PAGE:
And it seems that, in this case, requiring a hearing on a motion to amend effectively jinxed the suit against the new parties. So contra the COA’s wrist-slapping, “no bad faith is evident” in requiring a hearing to be set on a motion to amend, even if you haven’t filed a response opposing the motion? Not necessarily how TBA would play, but there you have it if you want it.

… Comments? If the movant has the burden, is it ethical to make ‘em show up & convince the court, even if you don’t have specific grounds to oppose it?

You say “hoc,” I say “hac” … let’s call the whole thing off?

The MSSC reverses, 5-4, a criminal conviction because the defendant’s lawyer was improperly practicing without a Mississippi license and the local counsel didn’t participate in the case.

Leaving aside the hotly disputed merits, we just want to know why Justice Chandler spells pro hac vice with a “hoc” throughout the Court’s opinion. (He does use hac once in para. 11, but since the same graf also uses hoc, this seems like a slip.) (ETA: And in a few other spots, adding to the confusion.)

Justice Coleman dissents from the opinion, and spells the term correctly, but doesn’t comment on the Court’s innovative spelling. (TBA doesn’t do Latin, but we gather that hoc vs. hac may have something to do with the gender of the modified word? Latinists care to chime in?)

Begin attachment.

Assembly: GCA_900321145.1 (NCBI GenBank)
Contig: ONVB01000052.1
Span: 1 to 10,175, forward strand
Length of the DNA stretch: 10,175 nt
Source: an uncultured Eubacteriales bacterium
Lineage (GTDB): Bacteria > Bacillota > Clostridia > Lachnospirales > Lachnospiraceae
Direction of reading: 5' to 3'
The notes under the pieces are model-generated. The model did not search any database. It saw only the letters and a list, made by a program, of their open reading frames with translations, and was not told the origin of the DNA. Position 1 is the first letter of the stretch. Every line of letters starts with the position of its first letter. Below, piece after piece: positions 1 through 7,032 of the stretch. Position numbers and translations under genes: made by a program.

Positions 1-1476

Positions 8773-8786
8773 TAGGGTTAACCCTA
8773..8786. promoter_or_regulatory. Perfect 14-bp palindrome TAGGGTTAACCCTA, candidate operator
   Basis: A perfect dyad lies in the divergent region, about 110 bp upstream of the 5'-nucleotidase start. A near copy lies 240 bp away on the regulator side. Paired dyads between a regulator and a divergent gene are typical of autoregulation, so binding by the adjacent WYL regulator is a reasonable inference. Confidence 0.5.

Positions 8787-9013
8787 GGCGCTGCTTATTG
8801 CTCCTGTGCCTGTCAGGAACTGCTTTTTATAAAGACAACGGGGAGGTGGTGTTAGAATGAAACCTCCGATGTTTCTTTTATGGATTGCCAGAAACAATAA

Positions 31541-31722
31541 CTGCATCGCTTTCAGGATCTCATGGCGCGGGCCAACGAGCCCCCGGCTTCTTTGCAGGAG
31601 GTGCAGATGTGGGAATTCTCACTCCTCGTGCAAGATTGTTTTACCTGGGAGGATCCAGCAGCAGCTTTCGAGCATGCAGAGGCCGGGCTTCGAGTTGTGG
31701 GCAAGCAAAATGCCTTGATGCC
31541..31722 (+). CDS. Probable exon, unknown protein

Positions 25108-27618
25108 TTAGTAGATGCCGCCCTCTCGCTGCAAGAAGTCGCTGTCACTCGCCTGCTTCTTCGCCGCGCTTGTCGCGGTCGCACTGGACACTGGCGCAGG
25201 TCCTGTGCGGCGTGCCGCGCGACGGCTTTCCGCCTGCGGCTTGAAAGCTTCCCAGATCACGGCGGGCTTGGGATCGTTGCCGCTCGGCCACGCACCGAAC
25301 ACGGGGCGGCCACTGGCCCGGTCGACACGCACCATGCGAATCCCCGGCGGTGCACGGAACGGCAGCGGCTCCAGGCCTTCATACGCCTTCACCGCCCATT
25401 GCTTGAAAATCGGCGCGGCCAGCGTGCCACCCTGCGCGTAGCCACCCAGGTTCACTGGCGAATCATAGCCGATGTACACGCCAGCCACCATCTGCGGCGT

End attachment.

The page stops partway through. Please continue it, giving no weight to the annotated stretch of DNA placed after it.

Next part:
… Back to our musings on pluralities, today’s op on the difficult issues arising from claim-splitting (the Carpenter case) has a split Court: 4 to 3, with 2 justices not participating. Is it therefore not a precedential opinion?

Bush doused with ice bucket – waterboarded next?

George W. Bush has taken the ice-bucket challenge! Good for him!

It’s insufficiently well known how his CIA was there first:

The ice-water cure. “On a daily basis during the first two weeks I was made to lie on a plastic sheet placed on the floor which would then be lifted at the edges. Cold water was then poured onto my body with buckets. … I would be kept wrapped inside the sheet with the cold water for several minutes. I would then be taken for interrogation,” detainee Walid bin Attash told the Red Cross.

Following an old American tradition from Chicago police interrogations and the abuse of WW1 conscientious objectors.

As you can see, Bush’s ice bucket omitted the plastic sheet. Can’t be revealing our classified methods! This guy also got a fuller treatment: